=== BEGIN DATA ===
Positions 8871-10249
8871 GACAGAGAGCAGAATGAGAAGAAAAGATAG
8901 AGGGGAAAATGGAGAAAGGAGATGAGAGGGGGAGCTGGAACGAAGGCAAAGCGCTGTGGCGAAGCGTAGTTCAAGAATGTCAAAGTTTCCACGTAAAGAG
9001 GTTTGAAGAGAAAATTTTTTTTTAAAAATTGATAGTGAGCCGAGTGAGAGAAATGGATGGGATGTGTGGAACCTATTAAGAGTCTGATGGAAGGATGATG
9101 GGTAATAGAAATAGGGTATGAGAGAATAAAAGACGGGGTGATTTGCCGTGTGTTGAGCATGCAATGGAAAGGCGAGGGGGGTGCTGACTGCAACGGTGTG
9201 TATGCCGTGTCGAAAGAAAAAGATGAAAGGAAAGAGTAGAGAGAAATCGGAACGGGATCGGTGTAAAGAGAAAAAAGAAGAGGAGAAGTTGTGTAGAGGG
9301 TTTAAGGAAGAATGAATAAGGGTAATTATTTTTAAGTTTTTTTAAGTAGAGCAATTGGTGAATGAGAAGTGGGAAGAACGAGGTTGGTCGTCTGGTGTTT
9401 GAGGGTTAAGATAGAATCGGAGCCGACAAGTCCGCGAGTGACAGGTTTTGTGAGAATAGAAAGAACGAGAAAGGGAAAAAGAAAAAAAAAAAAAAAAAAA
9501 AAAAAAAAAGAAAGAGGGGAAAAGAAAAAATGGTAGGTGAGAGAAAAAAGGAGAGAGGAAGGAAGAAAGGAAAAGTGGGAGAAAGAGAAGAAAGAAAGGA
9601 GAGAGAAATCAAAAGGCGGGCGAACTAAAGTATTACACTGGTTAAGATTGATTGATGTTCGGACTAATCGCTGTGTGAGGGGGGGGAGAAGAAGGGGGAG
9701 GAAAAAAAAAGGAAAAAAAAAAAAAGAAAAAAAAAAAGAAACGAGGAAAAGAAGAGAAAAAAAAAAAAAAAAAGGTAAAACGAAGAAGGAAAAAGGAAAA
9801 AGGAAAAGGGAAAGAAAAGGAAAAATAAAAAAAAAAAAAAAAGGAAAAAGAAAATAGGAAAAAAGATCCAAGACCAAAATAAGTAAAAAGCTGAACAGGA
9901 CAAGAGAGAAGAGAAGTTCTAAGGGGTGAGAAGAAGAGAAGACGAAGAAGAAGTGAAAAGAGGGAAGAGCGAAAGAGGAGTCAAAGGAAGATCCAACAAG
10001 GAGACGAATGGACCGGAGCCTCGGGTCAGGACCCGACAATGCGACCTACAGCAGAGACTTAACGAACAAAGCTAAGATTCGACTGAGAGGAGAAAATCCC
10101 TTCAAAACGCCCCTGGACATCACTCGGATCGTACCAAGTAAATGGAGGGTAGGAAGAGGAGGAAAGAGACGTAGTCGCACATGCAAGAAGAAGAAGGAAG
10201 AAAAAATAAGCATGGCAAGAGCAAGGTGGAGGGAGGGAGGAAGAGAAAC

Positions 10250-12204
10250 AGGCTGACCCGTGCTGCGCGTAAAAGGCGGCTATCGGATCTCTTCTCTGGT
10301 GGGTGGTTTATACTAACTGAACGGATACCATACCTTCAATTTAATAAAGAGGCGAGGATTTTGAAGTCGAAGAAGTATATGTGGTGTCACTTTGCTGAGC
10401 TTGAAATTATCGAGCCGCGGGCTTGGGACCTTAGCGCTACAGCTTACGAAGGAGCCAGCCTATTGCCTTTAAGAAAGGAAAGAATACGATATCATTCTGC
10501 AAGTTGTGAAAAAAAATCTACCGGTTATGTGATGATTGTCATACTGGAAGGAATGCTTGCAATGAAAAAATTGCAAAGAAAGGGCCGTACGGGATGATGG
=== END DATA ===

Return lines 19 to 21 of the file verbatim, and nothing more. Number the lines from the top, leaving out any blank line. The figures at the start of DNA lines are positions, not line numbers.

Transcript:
10301 GGGTGGTTTATACTAACTGAACGGATACCATACCTTCAATTTAATAAAGAGGCGAGGATTTTGAAGTCGAAGAAGTATATGTGGTGTCACTTTGCTGAGC
10401 TTGAAATTATCGAGCCGCGGGCTTGGGACCTTAGCGCTACAGCTTACGAAGGAGCCAGCCTATTGCCTTTAAGAAAGGAAAGAATACGATATCATTCTGC
10501 AAGTTGTGAAAAAAAATCTACCGGTTATGTGATGATTGTCATACTGGAAGGAATGCTTGCAATGAAAAAATTGCAAAGAAAGGGCCGTACGGGATGATGG